The 2005 vintage in Bordeaux was superlative in so many ways. The weather was a winemaker’s dream: a benign spring gave way to a hot — but not too hot — summer, with hardly any rain. What fell, fell at the right time. That led into an autumn so deliciously mellow that vignerons could amble into the vineyards and pick perfectly ripe grapes whenever they chose. The grapes were small, intensely flavored and with thick skins.
Last month, a decade past that dream season, the 2005s shone at the “Ten Years On” tasting at the London wine merchant Bordeaux Index.
From the first tastings in spring 2006, everyone loved it. Consider what they said then:
Robert Parker, the formidable founder of The Wine Advocate and its influential 100-point wine rating system, thought it “brilliant … one of the most singular years of the past five decades.” The British heavyweights – wine critic and journalist Jancis Robinson, MW, and Decanter magazine consultant editor Steven Spurrier – were bowled over. Simon Staples, the epicurean Bordeaux director for London-based wine merchant Berry Bros and Rudd, said he was “speechless.”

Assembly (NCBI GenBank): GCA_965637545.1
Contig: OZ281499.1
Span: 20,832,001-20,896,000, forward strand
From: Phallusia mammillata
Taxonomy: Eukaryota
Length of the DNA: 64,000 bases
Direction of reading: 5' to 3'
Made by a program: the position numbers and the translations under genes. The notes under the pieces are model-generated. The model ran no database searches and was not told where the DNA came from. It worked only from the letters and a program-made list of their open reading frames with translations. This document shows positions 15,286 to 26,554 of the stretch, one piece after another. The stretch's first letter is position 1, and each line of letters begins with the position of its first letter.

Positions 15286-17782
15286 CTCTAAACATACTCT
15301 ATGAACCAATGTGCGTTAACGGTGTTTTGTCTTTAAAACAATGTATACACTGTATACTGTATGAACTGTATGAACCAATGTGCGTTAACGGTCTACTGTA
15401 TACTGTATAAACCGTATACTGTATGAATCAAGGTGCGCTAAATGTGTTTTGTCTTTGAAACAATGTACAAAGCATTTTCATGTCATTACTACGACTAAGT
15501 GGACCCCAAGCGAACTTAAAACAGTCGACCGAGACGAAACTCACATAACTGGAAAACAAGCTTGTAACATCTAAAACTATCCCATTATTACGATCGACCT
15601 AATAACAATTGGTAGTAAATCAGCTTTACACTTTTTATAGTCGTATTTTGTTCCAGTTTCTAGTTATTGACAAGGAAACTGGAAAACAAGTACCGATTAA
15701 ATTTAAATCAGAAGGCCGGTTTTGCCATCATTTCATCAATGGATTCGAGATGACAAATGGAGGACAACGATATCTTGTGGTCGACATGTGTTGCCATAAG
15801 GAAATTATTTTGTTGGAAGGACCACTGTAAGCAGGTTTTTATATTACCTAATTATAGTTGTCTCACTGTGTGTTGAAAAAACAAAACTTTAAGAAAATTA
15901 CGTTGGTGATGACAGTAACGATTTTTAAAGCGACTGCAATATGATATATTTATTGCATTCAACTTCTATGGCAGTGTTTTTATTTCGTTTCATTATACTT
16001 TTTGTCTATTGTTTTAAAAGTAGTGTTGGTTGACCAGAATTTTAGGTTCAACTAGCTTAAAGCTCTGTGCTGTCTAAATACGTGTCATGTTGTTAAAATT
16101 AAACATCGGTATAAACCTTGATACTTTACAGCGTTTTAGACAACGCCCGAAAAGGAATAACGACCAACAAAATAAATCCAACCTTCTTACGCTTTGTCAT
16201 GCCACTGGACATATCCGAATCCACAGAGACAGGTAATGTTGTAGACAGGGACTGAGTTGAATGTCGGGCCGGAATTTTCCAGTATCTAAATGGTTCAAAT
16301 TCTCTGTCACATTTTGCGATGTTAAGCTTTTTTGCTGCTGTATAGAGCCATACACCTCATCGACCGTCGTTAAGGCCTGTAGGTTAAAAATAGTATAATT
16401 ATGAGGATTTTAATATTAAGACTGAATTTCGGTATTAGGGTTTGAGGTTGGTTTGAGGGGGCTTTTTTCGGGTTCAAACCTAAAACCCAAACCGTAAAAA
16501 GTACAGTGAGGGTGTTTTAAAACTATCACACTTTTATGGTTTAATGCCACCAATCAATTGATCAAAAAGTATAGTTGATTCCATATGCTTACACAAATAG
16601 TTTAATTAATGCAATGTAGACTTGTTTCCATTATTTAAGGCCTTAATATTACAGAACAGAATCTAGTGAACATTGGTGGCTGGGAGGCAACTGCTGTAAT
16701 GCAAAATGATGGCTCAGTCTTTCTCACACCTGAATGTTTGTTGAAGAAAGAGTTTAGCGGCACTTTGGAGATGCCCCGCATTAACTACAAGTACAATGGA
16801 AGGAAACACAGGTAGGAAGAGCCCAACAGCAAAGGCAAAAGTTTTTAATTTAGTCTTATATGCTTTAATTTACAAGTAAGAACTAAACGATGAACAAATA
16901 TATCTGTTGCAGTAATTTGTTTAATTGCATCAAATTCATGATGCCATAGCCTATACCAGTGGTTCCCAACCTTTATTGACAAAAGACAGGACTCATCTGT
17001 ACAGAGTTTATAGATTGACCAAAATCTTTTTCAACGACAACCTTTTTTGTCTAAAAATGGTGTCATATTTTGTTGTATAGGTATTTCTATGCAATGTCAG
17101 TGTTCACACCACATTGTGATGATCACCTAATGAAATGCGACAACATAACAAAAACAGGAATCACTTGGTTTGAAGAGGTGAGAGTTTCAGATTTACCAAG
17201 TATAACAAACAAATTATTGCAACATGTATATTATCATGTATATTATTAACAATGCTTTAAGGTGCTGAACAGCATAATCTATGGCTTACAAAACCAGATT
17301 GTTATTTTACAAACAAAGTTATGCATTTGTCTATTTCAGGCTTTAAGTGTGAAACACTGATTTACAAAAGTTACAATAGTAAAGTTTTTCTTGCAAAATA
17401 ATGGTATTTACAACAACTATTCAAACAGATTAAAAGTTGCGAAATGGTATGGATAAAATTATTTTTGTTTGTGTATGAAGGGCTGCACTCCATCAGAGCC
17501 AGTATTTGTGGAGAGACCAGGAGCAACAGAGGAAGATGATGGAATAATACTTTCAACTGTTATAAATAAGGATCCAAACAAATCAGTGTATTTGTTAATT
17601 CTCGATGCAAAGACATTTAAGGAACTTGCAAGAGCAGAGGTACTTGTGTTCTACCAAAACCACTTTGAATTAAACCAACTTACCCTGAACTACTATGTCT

“It was a truly extraordinary year,” veteran Bordeaux wine merchant Bill Blatch said in the report he publishes after every vintage. “Easy to manage, without complications, and the almost permanently fine weather ended up by providing a wine of most unusual concentration.”
Now, as then, 2005 was a very good year
In January, at the Ten Years On tasting, I found that the 2005s were simply delightful, with succulent, rich, seductive fruit, and acidity that dances on your tongue. The wines are pure, but complex. A cornucopia of blackberry, cassis and red fruit is tempered with minerality and spiciness, then high notes of parma violet and florality.
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It’s as much a pleasure to describe them as taste them. Every wine of note is underpinned by powerful tannins that give it a structure that will ensure long aging — in some cases, for decades.
There are some clumsy wines — the Merlot in Saint-Émilion was very ripe, with high alcohol and big tannins — and some wines have developed an oaky dryness that won’t sweeten. But they are few and far between.
Unless you’re very unlucky, if you pick a 2005 off the shelf, you’re unlikely to be disappointed.
A pricey caveat
The only fly in the ointment is price. Bordeaux knew it had something good, and the first generation of Asian millionaires were beginning to get a taste for fine wine, very expensive fine wine. The 2005 was the first Bordeaux vintage that launched its wines into the stratosphere of luxury goods. The top wines are very expensive. At the very top, Petrus is more than $4,000 a bottle, and the dozen top properties — Lafite, Mouton and their fellow first growths, then Cheval Blanc, Ausone and a few others — are never less than $1,500.